Other than three bright flashes on the northern horizon nothing else occurred.
At dusk two Grunlander mechanics talked, “Strange, you recon they attacking the off worlders?”
“Has to be. But I seen ‘em come east and I seen ‘em go north. They’s visible. More seeable than the wind. Listen...”
A dull drone ever so slowly increased in volume. Pale evening sky showed no aircraft.
The Telmans parked in formation: sleek black twin engine warplanes with counter rotating props the goat-coughing sounds all stopped together.
Five hatches opened on five warplanes and five aircraft commanders dismounted in time to be greeted by the airfield commander stumbling from his staff car.
“Yes, yes what?” said Carmichael.
“The fool off-worlders didn’t sense us until the sun gouged them with her fingers.”
Carmichael’s mouth fell open, “The sun has no fingers.”
Stomarn said, “The action that heats the sun fell; as if she bled on them.”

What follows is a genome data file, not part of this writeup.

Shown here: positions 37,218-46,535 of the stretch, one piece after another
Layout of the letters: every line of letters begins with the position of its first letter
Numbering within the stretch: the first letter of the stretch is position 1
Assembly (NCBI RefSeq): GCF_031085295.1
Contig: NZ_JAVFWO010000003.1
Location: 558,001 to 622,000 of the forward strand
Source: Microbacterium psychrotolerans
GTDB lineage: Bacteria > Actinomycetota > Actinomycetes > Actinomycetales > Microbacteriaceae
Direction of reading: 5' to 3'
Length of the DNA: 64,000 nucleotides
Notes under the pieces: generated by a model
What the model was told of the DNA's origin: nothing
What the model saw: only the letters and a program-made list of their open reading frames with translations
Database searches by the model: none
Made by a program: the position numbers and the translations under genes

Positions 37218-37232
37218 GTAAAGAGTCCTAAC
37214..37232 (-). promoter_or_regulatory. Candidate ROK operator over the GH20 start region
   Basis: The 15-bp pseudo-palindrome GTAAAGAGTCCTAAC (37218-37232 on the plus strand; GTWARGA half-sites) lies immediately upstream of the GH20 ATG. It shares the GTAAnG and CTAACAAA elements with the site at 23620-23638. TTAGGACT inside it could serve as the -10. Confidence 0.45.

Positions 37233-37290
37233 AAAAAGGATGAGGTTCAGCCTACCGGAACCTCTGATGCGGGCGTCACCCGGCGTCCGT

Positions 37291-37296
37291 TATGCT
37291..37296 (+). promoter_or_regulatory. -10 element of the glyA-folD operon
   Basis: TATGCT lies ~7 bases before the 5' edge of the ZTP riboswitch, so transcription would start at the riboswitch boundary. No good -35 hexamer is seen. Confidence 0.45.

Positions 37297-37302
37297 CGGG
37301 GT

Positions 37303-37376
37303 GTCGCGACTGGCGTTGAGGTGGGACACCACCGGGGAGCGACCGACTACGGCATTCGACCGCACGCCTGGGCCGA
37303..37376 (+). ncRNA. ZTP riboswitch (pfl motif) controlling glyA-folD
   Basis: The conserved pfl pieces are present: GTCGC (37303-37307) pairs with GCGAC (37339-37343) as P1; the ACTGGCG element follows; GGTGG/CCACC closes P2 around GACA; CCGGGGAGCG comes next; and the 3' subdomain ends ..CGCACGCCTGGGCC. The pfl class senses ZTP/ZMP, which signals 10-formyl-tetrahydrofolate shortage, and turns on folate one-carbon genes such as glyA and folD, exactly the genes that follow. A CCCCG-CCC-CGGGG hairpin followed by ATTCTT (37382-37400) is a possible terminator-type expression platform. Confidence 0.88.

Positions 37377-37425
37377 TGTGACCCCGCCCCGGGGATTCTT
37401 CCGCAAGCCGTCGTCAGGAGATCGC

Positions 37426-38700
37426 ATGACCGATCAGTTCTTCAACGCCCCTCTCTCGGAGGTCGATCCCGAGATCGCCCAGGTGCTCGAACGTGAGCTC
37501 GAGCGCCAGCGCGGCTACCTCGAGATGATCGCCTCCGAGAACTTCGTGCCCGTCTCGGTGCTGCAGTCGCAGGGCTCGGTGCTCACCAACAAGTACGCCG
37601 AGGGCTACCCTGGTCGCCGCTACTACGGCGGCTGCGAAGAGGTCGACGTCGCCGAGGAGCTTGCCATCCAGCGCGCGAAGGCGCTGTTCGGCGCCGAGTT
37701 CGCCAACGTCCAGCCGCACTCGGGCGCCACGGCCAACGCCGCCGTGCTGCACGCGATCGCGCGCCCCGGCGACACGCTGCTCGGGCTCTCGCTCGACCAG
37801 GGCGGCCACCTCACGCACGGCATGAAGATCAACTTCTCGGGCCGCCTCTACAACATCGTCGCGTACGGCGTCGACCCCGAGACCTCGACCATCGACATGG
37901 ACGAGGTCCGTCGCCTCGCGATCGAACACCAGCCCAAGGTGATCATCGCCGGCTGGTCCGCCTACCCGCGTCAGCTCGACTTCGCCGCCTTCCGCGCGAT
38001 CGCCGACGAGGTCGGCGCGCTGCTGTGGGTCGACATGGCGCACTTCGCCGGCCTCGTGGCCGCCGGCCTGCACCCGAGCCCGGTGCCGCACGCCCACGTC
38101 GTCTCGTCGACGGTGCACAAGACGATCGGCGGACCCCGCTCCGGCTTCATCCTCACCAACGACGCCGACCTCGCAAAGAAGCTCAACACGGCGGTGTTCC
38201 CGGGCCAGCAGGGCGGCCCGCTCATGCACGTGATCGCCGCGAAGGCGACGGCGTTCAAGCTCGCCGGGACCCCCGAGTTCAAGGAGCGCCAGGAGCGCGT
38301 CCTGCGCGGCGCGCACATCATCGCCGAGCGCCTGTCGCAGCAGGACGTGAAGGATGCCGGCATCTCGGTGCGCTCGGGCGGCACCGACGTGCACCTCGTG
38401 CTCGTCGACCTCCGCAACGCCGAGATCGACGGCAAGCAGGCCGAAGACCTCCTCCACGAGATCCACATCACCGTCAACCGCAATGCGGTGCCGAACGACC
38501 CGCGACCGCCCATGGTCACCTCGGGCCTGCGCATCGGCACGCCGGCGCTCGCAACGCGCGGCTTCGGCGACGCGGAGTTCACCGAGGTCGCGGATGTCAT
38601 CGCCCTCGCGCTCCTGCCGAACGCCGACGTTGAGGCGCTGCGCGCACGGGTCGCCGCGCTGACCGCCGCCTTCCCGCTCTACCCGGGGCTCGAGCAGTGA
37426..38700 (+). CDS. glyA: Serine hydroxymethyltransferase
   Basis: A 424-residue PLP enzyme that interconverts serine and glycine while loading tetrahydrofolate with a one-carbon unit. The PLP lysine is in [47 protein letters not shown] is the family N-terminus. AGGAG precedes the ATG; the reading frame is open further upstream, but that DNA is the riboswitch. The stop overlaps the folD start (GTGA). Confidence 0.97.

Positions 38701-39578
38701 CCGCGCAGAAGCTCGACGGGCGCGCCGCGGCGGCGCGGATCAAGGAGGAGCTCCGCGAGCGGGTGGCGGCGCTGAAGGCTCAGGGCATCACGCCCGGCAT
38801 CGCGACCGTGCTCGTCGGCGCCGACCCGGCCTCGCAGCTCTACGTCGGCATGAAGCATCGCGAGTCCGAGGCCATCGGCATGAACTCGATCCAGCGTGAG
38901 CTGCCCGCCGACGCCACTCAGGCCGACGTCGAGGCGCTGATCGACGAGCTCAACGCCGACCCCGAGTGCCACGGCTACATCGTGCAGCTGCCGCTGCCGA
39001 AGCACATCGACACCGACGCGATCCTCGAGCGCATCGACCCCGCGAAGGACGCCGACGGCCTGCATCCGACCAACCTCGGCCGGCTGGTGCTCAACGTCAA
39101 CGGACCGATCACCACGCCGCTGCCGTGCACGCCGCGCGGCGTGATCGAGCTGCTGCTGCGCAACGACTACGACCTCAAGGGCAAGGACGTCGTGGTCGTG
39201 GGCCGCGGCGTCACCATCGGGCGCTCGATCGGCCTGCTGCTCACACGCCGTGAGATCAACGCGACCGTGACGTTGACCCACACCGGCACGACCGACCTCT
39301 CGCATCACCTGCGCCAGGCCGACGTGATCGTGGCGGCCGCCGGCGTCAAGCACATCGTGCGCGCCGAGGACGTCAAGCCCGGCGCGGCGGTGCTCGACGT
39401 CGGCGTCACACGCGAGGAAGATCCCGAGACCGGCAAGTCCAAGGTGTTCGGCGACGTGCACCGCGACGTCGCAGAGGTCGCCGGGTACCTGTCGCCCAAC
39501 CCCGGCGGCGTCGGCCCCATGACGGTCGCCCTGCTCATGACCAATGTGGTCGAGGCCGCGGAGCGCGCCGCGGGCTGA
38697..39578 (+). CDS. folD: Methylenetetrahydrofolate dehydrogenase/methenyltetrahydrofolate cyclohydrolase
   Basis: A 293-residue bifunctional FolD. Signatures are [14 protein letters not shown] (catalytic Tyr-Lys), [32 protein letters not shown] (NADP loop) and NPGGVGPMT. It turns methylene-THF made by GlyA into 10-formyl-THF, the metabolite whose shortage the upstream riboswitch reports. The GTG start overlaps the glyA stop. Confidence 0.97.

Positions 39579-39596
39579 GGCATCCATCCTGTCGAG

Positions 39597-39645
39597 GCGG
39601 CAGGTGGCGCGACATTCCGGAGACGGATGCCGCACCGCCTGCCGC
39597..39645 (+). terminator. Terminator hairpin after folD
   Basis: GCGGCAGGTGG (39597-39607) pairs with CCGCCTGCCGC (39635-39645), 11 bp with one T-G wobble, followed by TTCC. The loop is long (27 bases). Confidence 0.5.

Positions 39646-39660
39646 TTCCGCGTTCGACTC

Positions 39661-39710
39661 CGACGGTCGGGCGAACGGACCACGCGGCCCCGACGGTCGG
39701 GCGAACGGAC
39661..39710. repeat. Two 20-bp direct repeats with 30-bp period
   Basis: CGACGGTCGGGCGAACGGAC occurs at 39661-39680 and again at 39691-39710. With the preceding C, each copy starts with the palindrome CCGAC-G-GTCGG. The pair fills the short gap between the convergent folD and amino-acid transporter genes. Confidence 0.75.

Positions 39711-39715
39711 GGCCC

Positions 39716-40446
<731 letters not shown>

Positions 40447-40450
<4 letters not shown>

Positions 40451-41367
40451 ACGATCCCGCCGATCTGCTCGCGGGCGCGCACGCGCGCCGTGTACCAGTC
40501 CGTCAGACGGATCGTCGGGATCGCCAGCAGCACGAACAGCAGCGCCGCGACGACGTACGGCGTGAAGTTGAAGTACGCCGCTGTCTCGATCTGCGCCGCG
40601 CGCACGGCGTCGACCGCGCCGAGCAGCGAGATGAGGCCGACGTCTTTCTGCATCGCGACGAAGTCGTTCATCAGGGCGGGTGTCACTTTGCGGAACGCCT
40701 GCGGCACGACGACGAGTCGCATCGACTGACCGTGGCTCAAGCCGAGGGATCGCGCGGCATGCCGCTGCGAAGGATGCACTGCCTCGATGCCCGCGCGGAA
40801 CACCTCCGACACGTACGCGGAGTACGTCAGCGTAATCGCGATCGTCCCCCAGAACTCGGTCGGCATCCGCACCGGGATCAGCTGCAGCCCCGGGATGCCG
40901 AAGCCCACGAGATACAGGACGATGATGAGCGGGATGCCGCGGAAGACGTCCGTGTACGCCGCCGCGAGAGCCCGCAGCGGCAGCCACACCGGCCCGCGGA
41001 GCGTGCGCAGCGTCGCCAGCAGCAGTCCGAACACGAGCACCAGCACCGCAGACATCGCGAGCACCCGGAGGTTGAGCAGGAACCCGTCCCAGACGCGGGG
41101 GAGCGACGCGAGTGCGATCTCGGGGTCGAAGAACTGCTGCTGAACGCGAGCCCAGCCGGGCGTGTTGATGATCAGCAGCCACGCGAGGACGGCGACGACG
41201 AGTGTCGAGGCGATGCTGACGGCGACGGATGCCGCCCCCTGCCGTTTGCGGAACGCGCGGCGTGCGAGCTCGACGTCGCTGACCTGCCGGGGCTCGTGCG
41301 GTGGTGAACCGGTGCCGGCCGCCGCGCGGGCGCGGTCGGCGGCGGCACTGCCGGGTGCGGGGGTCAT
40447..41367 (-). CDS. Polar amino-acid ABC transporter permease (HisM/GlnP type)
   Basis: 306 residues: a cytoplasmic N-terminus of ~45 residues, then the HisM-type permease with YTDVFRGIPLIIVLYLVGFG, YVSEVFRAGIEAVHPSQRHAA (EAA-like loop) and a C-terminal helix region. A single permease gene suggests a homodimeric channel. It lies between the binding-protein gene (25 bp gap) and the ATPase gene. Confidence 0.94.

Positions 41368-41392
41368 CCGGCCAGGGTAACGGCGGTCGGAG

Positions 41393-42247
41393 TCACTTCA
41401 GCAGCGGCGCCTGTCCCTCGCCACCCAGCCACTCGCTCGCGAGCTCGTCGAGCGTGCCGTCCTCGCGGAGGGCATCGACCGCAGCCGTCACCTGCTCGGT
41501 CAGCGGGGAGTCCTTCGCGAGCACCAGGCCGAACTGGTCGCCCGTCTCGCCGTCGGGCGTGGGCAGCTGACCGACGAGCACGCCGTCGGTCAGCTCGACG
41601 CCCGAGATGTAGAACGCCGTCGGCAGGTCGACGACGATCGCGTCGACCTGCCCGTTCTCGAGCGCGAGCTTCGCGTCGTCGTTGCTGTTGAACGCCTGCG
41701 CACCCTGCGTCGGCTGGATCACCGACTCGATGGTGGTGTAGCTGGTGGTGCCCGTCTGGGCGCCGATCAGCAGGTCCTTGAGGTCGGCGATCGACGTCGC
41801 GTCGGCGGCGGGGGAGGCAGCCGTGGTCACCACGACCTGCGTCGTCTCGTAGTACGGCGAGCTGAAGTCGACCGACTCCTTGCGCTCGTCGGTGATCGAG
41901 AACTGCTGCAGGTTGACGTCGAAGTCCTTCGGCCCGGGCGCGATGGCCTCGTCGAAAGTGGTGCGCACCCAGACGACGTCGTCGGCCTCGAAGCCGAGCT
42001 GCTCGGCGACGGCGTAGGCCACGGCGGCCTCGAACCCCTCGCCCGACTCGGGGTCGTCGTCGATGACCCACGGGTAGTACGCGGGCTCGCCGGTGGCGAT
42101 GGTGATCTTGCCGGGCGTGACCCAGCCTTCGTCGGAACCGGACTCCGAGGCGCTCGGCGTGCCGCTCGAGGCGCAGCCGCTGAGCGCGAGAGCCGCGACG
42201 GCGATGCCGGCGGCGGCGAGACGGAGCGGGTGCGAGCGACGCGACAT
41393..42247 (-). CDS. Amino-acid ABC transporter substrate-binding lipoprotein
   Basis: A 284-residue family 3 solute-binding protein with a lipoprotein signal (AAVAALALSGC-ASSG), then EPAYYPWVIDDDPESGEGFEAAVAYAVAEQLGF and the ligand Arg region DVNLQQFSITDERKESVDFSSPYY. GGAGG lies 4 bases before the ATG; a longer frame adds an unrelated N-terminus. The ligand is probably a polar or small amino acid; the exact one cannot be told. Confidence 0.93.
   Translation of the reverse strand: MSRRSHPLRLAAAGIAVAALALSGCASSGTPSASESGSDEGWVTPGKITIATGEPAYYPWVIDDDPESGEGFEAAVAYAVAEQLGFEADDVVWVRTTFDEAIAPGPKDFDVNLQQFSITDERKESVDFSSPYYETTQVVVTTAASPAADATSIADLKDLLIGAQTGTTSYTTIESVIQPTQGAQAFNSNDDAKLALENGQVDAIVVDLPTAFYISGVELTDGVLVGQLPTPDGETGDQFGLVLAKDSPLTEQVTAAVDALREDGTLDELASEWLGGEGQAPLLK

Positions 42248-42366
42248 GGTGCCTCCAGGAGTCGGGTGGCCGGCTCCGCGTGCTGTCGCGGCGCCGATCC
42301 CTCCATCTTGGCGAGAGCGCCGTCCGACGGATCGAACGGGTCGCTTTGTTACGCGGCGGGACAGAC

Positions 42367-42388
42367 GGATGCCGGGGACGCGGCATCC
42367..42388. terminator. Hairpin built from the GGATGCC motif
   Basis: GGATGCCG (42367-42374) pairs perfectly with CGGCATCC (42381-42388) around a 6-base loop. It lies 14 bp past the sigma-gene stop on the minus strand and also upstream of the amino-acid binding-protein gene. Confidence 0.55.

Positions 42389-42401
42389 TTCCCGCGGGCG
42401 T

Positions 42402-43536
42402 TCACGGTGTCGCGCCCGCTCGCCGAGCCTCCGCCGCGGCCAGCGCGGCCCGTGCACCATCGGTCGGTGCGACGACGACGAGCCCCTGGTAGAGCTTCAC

Carmichael still frowned.
Hilde limped up, “Element one fuses with itself to make balloon gas and heat. The ashes of our enemies are frozen in radioactive glass.”
“From the Crimson Wind,” said Carmichael.
“Yes, my friend,” said Stomarn. “Star’s blood from a crimson wind, plasma bombs from invisible aircraft.”
Ironspider - I liked the feel of this story, though some parts interrupted the smooth flow. I'd suggest expanding this as I'm curious about both the Telman-Grunland war and the aftermath of the off-worlder's arrival. Ironspider